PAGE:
I don’t celebrate the pandemic—I am celebrating language access.
On March 14, 2020, Hungary’s first Covid-related lockdown had begun. Less than two weeks later, a group of medical translators decided to combat misinformation by translating reputable articles. They decided to vet the articles before translating and publishing them. They named themselves Covid1001.
One of these was Thomas Pueyo’s iconic “The Hammer and the Dance”.
I got involved with this group as a minor character. When you, as group of translators, decide to translate a lot of articles and publish them on the web, you need organization and you need technology. My company happens to be a software maker for the translation industry, so donating cloud-based translation technology came naturally. (In all fairness, I didn’t even start this within the company—the credit goes to two other colleagues who called our attention to the Covid1001 group.) Another colleague/friend took up the task of managing projects in the technology we offered, and he has also been curating the website where the translations are published.
Most Hungarians do not read English—and even fewer of them are in the habit of going after reputable medical reports and information articles. An even smaller number are actually doctors and translators at the same time, but this last group has a superpower: they can make these texts—and the information in them—accessible to those who don’t read English, or else don’t look up medical articles.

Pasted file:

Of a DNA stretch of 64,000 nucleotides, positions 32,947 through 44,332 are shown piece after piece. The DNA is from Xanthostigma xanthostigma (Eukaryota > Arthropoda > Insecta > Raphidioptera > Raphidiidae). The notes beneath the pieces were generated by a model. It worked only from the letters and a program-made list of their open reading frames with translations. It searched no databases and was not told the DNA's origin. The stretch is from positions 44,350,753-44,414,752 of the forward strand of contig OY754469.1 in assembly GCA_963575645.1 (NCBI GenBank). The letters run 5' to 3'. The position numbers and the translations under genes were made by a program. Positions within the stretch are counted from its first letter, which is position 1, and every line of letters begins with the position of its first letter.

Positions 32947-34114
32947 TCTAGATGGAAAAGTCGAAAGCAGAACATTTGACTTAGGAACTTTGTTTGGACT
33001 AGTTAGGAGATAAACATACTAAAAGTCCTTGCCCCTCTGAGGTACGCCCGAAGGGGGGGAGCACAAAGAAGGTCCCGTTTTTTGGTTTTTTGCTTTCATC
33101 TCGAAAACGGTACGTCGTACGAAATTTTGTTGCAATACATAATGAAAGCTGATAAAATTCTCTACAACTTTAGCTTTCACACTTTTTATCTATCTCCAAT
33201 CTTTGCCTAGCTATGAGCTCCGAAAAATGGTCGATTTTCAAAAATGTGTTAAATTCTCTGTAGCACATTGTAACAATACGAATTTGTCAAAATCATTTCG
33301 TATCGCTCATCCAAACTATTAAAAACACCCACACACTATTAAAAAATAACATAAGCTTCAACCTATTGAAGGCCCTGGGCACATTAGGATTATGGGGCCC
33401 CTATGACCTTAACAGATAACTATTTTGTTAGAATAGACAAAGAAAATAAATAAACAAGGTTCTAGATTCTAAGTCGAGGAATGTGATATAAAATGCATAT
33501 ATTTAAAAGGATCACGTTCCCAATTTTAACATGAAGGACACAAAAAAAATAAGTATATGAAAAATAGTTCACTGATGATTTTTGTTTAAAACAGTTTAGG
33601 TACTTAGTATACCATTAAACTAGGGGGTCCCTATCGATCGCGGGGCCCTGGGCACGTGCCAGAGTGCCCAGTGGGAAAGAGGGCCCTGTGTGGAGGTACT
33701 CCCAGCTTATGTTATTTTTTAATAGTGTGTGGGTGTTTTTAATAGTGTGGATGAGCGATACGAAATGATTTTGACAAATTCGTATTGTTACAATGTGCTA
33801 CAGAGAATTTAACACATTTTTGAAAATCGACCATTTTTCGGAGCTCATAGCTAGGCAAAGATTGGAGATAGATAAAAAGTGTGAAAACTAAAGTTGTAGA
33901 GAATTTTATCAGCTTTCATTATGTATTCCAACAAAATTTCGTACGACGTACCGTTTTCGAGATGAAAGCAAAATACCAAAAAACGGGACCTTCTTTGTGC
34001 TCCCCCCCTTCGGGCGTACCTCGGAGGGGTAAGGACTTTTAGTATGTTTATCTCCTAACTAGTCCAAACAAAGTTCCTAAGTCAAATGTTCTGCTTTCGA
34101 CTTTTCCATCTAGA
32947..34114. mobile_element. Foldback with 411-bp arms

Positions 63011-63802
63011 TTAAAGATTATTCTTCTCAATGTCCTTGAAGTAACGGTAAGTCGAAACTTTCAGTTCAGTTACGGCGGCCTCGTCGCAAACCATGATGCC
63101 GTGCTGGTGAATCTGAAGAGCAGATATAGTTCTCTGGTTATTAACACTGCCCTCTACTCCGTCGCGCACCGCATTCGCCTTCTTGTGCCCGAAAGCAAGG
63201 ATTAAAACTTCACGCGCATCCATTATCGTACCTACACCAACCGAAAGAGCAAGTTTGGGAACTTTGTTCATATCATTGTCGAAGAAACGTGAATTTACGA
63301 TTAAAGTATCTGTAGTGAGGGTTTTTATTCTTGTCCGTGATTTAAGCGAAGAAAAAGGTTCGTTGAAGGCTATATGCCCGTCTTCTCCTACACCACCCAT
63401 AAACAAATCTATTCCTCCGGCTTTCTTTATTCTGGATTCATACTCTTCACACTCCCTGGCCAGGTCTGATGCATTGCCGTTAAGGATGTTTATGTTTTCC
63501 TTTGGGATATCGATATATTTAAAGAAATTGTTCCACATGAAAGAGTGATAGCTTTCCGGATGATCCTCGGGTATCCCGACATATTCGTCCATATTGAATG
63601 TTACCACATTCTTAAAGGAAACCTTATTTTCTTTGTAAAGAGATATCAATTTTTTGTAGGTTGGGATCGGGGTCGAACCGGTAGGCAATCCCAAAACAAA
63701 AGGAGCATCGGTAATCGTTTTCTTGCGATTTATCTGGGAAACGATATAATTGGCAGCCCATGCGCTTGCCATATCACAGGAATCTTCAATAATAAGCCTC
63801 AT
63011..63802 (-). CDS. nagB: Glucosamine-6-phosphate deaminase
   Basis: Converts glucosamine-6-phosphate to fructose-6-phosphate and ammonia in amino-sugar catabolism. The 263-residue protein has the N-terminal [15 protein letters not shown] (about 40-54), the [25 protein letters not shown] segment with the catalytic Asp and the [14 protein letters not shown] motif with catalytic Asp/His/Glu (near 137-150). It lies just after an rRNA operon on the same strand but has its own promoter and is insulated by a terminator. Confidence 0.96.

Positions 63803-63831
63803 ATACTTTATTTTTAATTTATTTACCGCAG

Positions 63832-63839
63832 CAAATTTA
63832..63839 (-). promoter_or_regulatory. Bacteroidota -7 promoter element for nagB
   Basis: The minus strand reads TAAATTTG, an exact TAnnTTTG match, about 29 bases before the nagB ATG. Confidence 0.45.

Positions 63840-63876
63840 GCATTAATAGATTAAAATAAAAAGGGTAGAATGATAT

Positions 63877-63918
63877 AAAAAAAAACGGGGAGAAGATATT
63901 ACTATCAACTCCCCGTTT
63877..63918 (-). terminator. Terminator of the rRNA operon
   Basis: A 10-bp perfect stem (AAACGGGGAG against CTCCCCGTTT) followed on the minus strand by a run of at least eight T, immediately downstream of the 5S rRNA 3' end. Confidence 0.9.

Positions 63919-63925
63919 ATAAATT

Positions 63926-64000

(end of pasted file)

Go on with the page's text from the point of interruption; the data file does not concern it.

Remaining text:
I don’t know how widely read this website is—but the sheer fact that there is a reliable source to go to, say, to fact-check claims that get published on social media, is priceless. I know it is too early to tell what the impact of this group has been. I also know that I don’t share their posts as frequently as I should.
Last Friday, there was a Zoom party to celebrate the first anniversary of this group. That the pandemic is still with us and that Covid1001 still has a reason to exist, is not something to celebrate. But that a group of people came together and created a lively community dedicated to the truth and to the work against misinformation, and are still together after one year—that is one of the best things that happened in our profession in the last 12 months.
I did not go to the Zoom party because I was tired and I am also suffering from what some of my learned friends call the Zoom fatigue—but this did not mean I wanted to shun this group. On the contrary: they deserve every praise.
There is a book called Found in Translation, written by Nataly Kelly and Jost Zetzsche, that tells stories of how translation—language access—works for the benefit of humanity. This benefit is one of the main reason I got involved—and remain involved—with the industry. Covid1001 is one such story, even if it came a few years too late to be included in Nataly’s and Josts’ book.
Check out the site: https://www.covid1001.hu/. I know it’s in Hungarian, but I also want you to have an idea of what the group does. Also, check out the list of people involved with the project: https://www.covid1001.hu/rolunk/ (you may need to scroll down). I did not want to highlight one name or another, because everyone on this list is a dedicated professional who deserves recognition. So—Happy birthday, Covid1001! And here’s to all other groups and initiatives that make Covid information accessible all over the world.
* The featured image of this post is a plant that, in a distance, looks like a virus. I didn’t want to use the Covid1001 theme graphic for fear of copyright infringement.